Nongovernmental organizations (NGO) and nonindustry entities are presently requesting “zero” levels of residual BPA. This requirement has far-reaching implications when using materials that are suspected to have low levels of BPA. In contrast, government agencies have set limits for BPA migration and exposure. For example, the Swiss Ordinance caps BPA migration at a specific migration limit (SML) = 0.6 mg/kg12, while the EFSA recognizes a tolerable daily intake (TDI) = 4 micrograms/kilogram body weight3. The EFSA estimates that the TDI is three to five times greater than actual BPA exposure3, while the RIVM recently reported that the TDI is likely 30 times greater than BPA exposure13. Presently, the FDA has not set a maximum exposure limit and cites the most recent NCTR report, which continues to support authorized uses of BPA being safe for consumers.

Due to the lack of agreement on the presence of BPA in raw materials and ink formulations, ink manufacturers are left in between NGOs and governmental agencies. In the context of detection of residual chemicals, setting the acceptable levels of BPA in a formulation equal to the limit of detection is a step to meeting both the criteria set by NGOs and governmental agencies.

Table 2. Using EuPIA GMP worst-case calculation, Cmax ink and Cmax food, are calculated below. The maximum allowable limit is taken from the California Toxin-Free Infants and Toddlers Act, where the maximum detectable level of BPA in bottles or cups above 0.1 ppb is prohibited. Values in bold are set in the equation. mink applied = 4 g/m2; area = 6 dm2/kg food; 0.01 m2/dm2 = conversion factor.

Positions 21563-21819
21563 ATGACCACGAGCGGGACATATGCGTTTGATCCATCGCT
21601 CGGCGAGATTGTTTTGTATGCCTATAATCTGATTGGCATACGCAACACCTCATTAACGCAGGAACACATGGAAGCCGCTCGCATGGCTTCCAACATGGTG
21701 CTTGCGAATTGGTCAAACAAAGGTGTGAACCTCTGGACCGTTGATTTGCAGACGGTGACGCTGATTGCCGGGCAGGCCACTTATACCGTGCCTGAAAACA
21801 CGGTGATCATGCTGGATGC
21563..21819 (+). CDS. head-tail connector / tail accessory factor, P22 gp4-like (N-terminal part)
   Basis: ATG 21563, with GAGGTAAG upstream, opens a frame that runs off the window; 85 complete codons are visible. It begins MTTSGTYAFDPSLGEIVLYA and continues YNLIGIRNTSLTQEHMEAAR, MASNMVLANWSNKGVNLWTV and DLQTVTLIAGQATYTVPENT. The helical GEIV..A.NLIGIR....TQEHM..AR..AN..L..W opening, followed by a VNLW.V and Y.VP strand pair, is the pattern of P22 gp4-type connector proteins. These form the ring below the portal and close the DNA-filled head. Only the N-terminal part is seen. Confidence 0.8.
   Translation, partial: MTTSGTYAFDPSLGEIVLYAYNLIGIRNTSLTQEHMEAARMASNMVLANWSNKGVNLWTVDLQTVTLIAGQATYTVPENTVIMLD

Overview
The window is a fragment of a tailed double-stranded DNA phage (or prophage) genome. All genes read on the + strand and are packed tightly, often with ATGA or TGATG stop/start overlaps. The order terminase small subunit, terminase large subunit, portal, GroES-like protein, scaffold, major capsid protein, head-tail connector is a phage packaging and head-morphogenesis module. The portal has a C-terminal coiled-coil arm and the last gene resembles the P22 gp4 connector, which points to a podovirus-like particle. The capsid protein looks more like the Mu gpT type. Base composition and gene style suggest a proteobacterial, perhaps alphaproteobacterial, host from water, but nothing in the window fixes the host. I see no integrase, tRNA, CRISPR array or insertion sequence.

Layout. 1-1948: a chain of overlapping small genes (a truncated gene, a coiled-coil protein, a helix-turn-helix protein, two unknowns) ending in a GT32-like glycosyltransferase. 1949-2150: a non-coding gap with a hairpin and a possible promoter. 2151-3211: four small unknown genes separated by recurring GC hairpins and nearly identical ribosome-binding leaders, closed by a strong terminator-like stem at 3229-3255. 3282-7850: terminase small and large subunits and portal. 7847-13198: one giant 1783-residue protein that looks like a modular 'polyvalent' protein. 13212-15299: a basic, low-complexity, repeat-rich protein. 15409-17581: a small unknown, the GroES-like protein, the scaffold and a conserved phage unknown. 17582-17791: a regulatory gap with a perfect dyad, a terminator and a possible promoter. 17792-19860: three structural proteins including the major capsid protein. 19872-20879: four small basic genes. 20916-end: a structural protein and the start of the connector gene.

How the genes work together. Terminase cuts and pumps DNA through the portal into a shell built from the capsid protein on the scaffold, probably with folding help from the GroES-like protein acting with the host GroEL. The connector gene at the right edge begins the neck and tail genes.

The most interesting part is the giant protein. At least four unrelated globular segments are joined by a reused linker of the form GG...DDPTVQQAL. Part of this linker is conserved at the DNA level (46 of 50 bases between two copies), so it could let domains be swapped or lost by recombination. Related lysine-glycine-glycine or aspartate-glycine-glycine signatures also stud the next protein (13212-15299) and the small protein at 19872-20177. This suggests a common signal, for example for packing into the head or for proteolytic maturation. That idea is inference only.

Using the European Printing Ink Association (EuPIA) Good Manufacturing Practices (GMP): Printing Inks for Food Contact Materials guidance14 and the limit of detectable levels of BPA in cups and bottles set by the California Toxin-Free Infants and Toddlers Act (2011)15, the maximum amount of BPA in an ink can be calculated (Table 2). Where the maximum amount of BPA migrated into food is 0.1 ppb, the maximum allowable content in the ink (Cmax ink) of BPA is 416 ppb, which is well above the LOQ in the current method (Table 2). For comparison, a manufacturer of raw materials using BPA building blocks reports a maximum free BPA content of 5 ppm (5000 ppb) in several monomers. Where C max ink is 5000 ppb (5 ppm), Cmax food equals 1.2 ppb, more than 10 times greater than the amount set by the Toxin-Free Infants and Toddlers Act. Any formula using a raw material with 5 ppm free BPA cannot contain greater than 10% of that raw material, with the caveat that multiple raw materials with residual BPA would be additive.

By developing a method for BPA detection and applying it to detecting free BPA in raw materials and finished inks, we can begin to redefine what “zero content” means for nonintentionally added substances (NIAS). Currently, zero content means a compound is not present and not suspected to be present. However, by redefining zero and setting the Cmax ink equal to the LOQ, 34 ppb, the new achievable Cmax food is now well below the target limit of 0.1 ppb in a worst-case calculation. In this case, the residual building block in raw materials no longer limits the formulation, as in the case of a raw material containing 5 ppm BPA. By continuing to test raw materials for residual building-block materials and developing methods to detect the presence of other residual building-block materials (i.e. ortho-phthalates), ink manufacturers will no longer be limited to raw materials with “zero” content NIAS. By driving down residual content of NIAS, ink manufacturers will meet limits set by governmental agencies while satisfying NGOs zero content requirements.